New Hampshire

New Hampshire Wine Overview

Not many people immediately associate New Hampshire with agriculture. But, all it takes is one drive around the state to dispel that notion.

New Hampshire’s countryside is bursting with historic family farms and apple orchards. Vineyards also have a presence here, much to the surprise of those who believe New Hampshire is too far north to grow grapes. And while the growing season in New Hampshire is shorter than other states, local fruit and produce is a big part of the state’s appeal to visitors, especially those seeking a farm-to-table culinary experience.

Southeast New Hampshire is tucked along the coast of the Atlantic Ocean, which tempers the typically harsh New Hampshire winters, at least in this part of the state. This is where much of New Hampshire’s grape-growing occurs, although there are vineyards scattered throughout the state. Cool climate hybrid variety grapes grow well in this environment. Common examples include Vidal, Vignoles, Marechal Foch and Niagara. It is also quite common to find local fruit wines in New Hampshire. Pear, blueberry and cranberry wines are just a few you’ll find.

One southern New Hampshire winery with an ongoing commitment to use New Hampshire-grown grapes and fruit in their wines is the Jewell Towne Vineyards. This winery, New Hampshire’s oldest, creates their wine from the more than twenty varieties of grapes grown in their New Hampshire vineyard adjacent to the winery. The wines are extremely popular and though they’re available in many retail locations in the northeast, many of the wines routinely sell out each year.

Just minutes away from Jewell Towne Vineyards is another New Hampshire winery with a commitment to local fruit and grapes. Sweet Baby Vineyard in Kensington is a small boutique winery that uses New Hampshire-grown fruit for their specialty fruit wines and many New Hampshire-grown grapes for their traditional styles. One particularly interesting fruit wine is their White Peach, which is actually semi-dry and not sweet as one might expect.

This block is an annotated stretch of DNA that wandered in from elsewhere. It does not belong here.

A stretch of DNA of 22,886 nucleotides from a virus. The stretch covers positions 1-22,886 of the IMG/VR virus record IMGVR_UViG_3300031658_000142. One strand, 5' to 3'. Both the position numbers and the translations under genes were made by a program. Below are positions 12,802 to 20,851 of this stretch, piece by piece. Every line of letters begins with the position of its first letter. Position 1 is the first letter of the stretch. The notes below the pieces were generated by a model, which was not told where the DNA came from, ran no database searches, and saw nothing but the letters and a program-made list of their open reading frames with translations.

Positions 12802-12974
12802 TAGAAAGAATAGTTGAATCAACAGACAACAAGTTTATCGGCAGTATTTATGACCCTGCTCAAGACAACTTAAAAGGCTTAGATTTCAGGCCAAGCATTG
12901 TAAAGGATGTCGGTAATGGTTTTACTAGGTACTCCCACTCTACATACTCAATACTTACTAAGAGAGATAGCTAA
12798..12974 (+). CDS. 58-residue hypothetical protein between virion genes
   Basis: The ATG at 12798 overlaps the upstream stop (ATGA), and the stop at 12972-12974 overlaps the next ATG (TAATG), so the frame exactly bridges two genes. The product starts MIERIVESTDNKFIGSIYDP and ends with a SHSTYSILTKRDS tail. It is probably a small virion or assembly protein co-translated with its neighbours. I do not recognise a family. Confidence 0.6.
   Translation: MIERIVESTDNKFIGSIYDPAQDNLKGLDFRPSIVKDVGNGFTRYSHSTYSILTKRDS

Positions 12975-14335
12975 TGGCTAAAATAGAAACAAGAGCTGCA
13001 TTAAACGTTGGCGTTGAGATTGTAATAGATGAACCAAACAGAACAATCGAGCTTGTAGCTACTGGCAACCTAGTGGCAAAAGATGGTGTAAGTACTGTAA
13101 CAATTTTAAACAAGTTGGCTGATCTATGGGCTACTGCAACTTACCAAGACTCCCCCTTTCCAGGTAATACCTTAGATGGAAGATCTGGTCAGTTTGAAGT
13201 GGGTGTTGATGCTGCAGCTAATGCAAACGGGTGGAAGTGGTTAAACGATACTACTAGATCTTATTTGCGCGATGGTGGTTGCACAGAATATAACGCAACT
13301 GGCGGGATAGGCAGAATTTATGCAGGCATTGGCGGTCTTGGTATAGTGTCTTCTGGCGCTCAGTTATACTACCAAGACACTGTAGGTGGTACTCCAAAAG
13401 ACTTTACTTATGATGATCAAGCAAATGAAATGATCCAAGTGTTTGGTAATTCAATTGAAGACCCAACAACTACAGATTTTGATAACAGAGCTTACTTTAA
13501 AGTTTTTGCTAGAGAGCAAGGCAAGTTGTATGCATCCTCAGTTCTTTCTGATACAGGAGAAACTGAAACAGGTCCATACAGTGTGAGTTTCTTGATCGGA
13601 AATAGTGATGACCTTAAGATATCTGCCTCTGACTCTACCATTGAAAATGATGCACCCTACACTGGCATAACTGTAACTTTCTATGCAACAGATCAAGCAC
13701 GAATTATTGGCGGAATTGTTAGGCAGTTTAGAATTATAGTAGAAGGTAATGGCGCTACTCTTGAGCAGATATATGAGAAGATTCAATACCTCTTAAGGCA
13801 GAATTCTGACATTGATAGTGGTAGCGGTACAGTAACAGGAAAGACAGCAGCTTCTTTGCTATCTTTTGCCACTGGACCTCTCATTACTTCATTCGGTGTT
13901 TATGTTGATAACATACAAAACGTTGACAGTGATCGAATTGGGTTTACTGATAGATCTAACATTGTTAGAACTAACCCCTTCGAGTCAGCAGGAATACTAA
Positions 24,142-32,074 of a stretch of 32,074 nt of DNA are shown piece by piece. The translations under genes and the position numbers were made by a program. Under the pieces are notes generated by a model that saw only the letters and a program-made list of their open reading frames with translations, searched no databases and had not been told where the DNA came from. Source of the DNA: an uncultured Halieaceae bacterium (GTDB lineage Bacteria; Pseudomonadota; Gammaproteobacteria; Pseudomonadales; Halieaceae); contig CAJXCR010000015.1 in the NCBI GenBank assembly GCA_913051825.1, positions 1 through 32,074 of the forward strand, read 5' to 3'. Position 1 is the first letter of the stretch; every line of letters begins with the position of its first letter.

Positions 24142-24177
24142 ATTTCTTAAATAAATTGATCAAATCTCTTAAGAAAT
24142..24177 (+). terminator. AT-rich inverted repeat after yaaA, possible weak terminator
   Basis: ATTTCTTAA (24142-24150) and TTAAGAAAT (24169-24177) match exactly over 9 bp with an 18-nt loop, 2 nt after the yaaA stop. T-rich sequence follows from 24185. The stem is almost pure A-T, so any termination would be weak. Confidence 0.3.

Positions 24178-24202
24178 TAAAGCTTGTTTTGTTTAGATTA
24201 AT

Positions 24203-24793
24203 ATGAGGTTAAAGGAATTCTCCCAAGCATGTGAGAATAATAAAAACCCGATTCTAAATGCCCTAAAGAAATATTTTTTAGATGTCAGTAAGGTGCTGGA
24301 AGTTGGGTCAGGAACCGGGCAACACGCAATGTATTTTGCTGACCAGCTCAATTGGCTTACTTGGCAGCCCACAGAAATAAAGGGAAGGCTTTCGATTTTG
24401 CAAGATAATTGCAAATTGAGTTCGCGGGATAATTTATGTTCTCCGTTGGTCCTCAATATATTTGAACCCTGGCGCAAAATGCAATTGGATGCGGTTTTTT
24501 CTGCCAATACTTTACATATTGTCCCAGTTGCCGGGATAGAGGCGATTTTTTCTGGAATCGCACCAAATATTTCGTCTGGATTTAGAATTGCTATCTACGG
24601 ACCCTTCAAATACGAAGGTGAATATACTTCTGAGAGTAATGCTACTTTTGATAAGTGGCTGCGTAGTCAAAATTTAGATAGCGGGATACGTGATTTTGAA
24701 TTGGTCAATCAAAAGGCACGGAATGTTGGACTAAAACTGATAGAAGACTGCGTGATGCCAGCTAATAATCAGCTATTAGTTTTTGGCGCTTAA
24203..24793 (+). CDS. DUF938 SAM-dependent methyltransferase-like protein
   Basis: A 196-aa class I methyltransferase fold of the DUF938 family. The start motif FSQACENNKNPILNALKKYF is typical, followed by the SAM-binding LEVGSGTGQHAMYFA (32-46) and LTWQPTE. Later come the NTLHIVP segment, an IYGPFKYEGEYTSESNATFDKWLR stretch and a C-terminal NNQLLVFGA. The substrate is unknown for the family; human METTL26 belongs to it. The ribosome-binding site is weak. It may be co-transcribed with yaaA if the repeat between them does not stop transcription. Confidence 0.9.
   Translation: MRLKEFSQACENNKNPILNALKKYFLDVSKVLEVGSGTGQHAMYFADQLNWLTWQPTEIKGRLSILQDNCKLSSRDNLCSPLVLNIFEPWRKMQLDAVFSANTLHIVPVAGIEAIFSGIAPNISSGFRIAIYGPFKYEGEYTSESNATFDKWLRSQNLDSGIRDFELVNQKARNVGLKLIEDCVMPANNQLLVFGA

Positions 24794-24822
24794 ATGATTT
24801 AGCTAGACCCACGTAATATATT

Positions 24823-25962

As of 2012, there were 25 members of the New Hampshire Winery Association. Most are producing wineries, along with a few hard cider makers and meaderies.

New Hampshire Wine Trails

Like neighboring Massachusetts, New Hampshire has instituted a series of wine and cheese trails. There are three separate trails, each covering a specific area of the state and combining wineries and dairy farms.

The three branches of the New Hampshire Wine and Cheese Trail are the Near Coast Trail, the Valley Vineyards, Orchards, and Dairy Trail and the Meandering the Merrimack and the Lakes Trail. Thirteen of New Hampshire’s 25 wineries/meaderies/hard cider producers are part of these three trail branches, and it’s expected some of New Hampshire’s newer wineries will be added in subsequent revisions. You can view the latest version of the New Hampshire Wine and Cheese Trails map.

In addition, the New Hampshire Winery Association is an organization promoting New Hampshire’s wineries, meaderies and hard cider producers. On their site, they list a New Hampshire Wine Trail, which is basically a map of all their member locations. Most are located in the southern half of New Hampshire, but there are a handful farther north in the state. Several more are clustered in central New Hampshire, known as The Lakes region. The Vineyard at Seven Birches, located in North Haverhill near the Vermont border, is New Hampshire’s northernmost winery.

As of 2012, there were 25 members of the New Hampshire Winery Association. Most are producing wineries, along with a few hard cider makers and meaderies.

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